The First Day

For the first day of school, I plan many activities so that I do not have to think of lessons on the spot (which has happened to me in previous years).  There are many great activities offered on the web.  Look at the Back to School links on the next page for ideas.

Here are some items that I review with the students on the first day:

  • Class rules and discipline plan.

  • Classroom jobs.

  • Routines.

  • Homework policy.

  • Classroom Handbook

  • Textbooks, handling and caring for them.

  • Monthly Journal writing

  • Supplies for the year.

  • Purpose of the various folders.

  • Learning Centers

  • Library/Borrow A Book Program

  • Calendar

  • Procedures for lining up.


Take a look at the books section for some read-alouds and recommended resources: scroll down to see some great books for the first day of school!  Also take a look at the Literature Activities page for Miss Nelson is Missing Activities.

When my students first arrive, I allow them to walk around the classroom and look at the different areas so that they can feel comfortable once we are about to begin.  They are allowed to choose their own desks as well.  On top of their desks, students find a nice surprise--- a pencil box filled with a box of crayons, "Second Graders are Great!" pencil, "Mrs. Gomez's Class" pencil (from the Oriental Trading Company), one regular pencil and eraser, scissors, and a bookmark.  Inside their desks are their folders (desk, homework, assignment, and Friday folders) as well as their workbooks, a journal, a spelling notebook, and any other supplies they need.  Textbooks are passed out during the day with their name and numbers (see classroom management section).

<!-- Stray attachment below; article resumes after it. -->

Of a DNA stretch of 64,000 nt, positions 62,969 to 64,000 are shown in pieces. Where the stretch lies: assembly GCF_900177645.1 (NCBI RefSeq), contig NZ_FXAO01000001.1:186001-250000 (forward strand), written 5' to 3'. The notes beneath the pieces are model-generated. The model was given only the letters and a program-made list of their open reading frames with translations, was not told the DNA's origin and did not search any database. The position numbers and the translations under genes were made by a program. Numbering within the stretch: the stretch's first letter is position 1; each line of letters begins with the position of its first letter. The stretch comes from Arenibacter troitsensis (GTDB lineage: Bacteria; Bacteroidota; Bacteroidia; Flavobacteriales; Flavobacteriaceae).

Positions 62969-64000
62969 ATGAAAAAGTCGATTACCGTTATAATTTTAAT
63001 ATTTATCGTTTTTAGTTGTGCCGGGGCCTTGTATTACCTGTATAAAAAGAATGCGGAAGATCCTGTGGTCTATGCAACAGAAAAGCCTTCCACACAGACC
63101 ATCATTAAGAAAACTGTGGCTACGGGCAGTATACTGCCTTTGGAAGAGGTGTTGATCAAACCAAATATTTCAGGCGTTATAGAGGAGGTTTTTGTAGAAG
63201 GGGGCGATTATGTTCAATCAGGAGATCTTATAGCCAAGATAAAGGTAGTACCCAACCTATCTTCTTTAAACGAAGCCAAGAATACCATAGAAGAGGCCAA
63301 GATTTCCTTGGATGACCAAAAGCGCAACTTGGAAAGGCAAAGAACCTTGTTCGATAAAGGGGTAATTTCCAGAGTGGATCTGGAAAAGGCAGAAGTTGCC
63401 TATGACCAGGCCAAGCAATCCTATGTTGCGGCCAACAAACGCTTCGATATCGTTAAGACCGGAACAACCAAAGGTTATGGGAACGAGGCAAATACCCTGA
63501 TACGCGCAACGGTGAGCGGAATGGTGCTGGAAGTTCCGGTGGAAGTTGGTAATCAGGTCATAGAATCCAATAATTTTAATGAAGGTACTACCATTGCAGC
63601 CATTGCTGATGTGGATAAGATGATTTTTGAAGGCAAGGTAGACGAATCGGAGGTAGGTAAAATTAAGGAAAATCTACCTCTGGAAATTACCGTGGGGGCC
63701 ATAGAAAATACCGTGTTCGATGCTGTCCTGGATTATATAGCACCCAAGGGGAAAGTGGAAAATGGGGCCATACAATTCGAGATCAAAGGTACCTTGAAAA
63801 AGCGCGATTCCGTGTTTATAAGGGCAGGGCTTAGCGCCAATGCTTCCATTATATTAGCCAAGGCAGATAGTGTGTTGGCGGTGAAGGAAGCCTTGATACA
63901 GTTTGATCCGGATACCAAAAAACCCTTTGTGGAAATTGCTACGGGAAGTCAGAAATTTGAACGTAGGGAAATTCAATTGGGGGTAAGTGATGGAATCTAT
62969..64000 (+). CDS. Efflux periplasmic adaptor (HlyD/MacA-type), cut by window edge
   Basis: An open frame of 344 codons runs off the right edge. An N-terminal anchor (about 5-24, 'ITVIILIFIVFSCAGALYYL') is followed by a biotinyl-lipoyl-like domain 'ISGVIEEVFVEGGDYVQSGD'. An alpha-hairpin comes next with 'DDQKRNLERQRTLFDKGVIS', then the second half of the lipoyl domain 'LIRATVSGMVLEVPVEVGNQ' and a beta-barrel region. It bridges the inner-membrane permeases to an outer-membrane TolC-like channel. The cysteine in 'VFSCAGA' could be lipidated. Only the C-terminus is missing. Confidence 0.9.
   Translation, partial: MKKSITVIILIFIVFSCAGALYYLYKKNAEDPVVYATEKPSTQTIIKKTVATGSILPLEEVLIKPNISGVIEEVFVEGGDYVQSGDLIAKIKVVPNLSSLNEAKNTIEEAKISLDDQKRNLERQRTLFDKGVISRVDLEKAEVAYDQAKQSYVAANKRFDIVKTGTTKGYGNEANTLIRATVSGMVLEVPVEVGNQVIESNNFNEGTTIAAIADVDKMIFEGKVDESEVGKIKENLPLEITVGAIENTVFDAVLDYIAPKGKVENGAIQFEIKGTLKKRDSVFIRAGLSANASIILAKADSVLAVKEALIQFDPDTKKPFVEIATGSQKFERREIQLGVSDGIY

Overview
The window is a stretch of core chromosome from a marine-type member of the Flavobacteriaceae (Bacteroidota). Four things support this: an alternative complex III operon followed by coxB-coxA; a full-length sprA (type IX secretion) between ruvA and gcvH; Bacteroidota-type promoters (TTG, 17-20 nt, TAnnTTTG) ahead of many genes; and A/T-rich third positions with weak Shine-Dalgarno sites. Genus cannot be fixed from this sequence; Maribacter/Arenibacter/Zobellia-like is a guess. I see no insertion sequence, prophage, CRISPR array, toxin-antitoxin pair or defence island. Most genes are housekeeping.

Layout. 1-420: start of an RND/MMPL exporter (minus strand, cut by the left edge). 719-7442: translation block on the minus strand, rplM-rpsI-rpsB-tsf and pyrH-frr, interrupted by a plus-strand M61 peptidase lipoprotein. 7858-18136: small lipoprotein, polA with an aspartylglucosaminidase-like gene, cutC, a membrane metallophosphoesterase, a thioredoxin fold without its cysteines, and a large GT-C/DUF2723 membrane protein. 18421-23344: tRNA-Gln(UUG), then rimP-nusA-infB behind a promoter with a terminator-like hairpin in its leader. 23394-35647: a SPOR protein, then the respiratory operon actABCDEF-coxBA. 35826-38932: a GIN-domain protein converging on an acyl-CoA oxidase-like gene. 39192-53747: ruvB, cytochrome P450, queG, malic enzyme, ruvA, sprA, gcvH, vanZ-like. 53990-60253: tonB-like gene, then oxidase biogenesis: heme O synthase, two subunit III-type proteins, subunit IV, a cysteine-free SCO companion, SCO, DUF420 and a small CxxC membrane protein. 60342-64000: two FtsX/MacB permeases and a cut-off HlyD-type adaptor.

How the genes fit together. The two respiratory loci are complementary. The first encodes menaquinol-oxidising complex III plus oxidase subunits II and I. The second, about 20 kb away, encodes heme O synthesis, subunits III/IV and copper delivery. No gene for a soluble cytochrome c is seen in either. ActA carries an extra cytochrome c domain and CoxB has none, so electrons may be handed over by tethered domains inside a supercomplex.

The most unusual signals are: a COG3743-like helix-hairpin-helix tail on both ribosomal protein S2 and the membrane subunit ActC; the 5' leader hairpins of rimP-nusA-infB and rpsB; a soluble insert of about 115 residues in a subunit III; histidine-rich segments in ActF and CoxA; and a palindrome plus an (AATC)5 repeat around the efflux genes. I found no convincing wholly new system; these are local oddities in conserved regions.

Some first days of school activities:  Check out the Back to School links for more lessons and ideas for the first days of school.

Great books for the first day:


The First Weeks

    The first few weeks of school are used for assessment and evaluation.  Lessons are geared towards reviewing the previous year's concepts.  Students are also evaluated for placement in reading groups.  Also, I use a second grade checklist to see where the students' weaknesses are. (Check the Back to School Links for sample checklists for different grades.) 

I like to use running records to assess my students' reading levels (using Fountas & Pinnell system) and their fluency. For more ideas, go to the Fluency Page and the Leveling Your Classroom Library Page.


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